How to survive the dentist (and why being nice matters)

Helen had her first dental appointment.  I did not expect it to go well, at all.  Of the list of things that can cause her to completely melt down are being leaned back (as in a dentist’s chair), noise, bright lights, unfamiliar situations and anything in her mouth.  Honestly, I would have skipped it altogether had I been able.  But feeding delays can cause all sorts of issues with a child’s mouth and I had already put this off too long.  So, we went.

And it was amazing.

Julie, the dental assistant, went out of her way to help us.  She was patient and seemed to genuinely care about Helen.  She even worked on Cinderella (the doll who came with us, of course) first.  I found out later that a late patient early in the day had caused her to be far behind schedule, yet she gave us all the time we needed.   It was so important that things go well, and Julie made that happen.  Being nice really does matter, sometimes more than we realize.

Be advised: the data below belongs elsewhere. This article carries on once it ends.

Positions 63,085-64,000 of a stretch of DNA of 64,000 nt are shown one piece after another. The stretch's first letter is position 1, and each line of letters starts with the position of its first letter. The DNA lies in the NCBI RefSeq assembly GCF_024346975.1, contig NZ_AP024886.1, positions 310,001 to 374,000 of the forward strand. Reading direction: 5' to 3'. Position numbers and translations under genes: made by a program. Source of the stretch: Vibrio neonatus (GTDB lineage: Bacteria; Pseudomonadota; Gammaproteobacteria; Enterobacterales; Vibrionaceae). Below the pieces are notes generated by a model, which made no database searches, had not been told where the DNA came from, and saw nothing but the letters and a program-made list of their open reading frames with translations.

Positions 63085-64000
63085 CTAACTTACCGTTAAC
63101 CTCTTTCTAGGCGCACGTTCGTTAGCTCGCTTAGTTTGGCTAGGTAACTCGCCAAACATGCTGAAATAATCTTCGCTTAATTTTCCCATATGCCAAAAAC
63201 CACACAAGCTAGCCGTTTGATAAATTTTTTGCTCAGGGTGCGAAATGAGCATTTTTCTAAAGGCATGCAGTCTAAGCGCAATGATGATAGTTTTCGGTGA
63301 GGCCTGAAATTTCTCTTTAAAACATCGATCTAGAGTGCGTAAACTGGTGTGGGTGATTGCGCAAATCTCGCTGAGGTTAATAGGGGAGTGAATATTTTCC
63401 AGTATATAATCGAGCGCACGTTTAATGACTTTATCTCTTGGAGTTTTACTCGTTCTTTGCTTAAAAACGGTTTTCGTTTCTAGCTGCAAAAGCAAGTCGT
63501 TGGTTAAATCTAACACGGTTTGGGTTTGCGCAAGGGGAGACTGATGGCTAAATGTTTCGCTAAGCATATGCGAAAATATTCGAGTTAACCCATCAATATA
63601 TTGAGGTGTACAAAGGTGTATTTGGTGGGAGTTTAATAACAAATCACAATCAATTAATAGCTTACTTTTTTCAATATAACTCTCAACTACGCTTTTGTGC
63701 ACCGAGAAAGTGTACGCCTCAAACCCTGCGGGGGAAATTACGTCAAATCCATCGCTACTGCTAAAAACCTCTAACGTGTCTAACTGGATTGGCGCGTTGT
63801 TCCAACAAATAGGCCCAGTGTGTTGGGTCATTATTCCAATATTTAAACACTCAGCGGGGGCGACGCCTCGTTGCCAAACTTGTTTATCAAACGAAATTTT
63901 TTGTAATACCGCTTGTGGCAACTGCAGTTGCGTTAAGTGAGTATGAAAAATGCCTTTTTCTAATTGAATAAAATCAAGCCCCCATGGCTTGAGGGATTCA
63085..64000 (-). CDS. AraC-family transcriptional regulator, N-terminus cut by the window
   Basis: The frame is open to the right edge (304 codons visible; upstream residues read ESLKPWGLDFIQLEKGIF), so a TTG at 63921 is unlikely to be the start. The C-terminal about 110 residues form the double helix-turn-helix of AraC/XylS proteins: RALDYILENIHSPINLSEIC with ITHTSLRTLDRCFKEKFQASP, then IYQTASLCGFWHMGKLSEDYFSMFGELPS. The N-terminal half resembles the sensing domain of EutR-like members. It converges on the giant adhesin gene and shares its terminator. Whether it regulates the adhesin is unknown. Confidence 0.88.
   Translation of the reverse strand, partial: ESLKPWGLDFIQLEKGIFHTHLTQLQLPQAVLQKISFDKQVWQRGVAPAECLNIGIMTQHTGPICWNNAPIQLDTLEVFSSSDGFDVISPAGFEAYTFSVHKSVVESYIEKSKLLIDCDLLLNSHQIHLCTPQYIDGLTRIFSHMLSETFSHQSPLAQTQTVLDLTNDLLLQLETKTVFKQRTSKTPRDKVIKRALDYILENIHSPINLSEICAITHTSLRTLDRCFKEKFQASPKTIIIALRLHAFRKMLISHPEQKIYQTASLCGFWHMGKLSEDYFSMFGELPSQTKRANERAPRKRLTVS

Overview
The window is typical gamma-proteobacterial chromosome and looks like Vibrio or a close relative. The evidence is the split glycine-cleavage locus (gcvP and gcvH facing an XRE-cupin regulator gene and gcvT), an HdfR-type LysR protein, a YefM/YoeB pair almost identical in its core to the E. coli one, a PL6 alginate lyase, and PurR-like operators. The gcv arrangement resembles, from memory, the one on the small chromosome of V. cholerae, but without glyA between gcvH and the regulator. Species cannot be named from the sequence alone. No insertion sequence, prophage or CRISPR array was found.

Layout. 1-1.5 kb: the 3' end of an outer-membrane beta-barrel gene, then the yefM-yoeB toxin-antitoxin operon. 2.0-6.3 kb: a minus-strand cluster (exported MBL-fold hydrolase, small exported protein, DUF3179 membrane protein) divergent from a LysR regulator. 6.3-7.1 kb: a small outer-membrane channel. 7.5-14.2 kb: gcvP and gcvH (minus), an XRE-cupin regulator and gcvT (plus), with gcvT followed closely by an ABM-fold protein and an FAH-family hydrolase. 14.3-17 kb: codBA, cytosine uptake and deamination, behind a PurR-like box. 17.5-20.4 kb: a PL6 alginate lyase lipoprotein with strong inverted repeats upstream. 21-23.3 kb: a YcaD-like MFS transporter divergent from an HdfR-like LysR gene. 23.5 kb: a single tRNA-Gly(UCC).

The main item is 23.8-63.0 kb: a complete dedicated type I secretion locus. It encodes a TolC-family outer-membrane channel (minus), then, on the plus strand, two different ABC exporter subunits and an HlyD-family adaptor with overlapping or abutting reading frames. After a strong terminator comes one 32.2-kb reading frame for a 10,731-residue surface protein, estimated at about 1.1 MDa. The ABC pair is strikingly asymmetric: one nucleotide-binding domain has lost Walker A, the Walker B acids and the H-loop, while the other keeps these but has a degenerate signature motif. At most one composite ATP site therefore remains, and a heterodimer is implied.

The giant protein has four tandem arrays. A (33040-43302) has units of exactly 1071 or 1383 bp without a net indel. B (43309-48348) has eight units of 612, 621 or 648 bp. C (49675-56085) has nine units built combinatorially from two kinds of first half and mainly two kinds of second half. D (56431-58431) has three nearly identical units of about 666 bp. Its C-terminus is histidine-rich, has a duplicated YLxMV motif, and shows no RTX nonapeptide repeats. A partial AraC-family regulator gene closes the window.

So what else made this visit work?  Here’s what we did:

Visit the dentist – We scheduled Matthew’s visit for the day before Helen’s appointment.  This allowed us to visit the office and watch what would happen (thank you, Matthew).  I made sure the same assistant saw both children, so she would be familiar to Helen. If you don’t have a big brother, just visiting the office ahead of time can help.  If that isn’t possible, try social stories instead.

Role-play – We played “dentist” many times surrounding this visit.  I made sure Helen had an electric toothbrush (it moves and makes noise, like dentist tools) and even bought latex gloves for her to try on.  We put them in our mouths so the taste would be familiar.

Talk to the office staff – My entire goal for Helen’s visit was that it be a positive experience.  I made it clear to the office staff that I was willing to come back another time (and pay for additional visits), if necessary, to actually check her mouth.  This visit was all about getting her comfortable.  With the assistant who would most be working with Helen, I went over her top triggers and my plans to help her.

Come prepared – We had headphones, her favorite doll, her weighted blanket, clothes with the right tags, everything I could think of to help her be more comfortable.  I also increased her calming therapy routine the morning of the visit to have her as ready as possible.

It was so much work and I’m glad it’s done.  And to Julie, a thousand thank-yous for being so nice.





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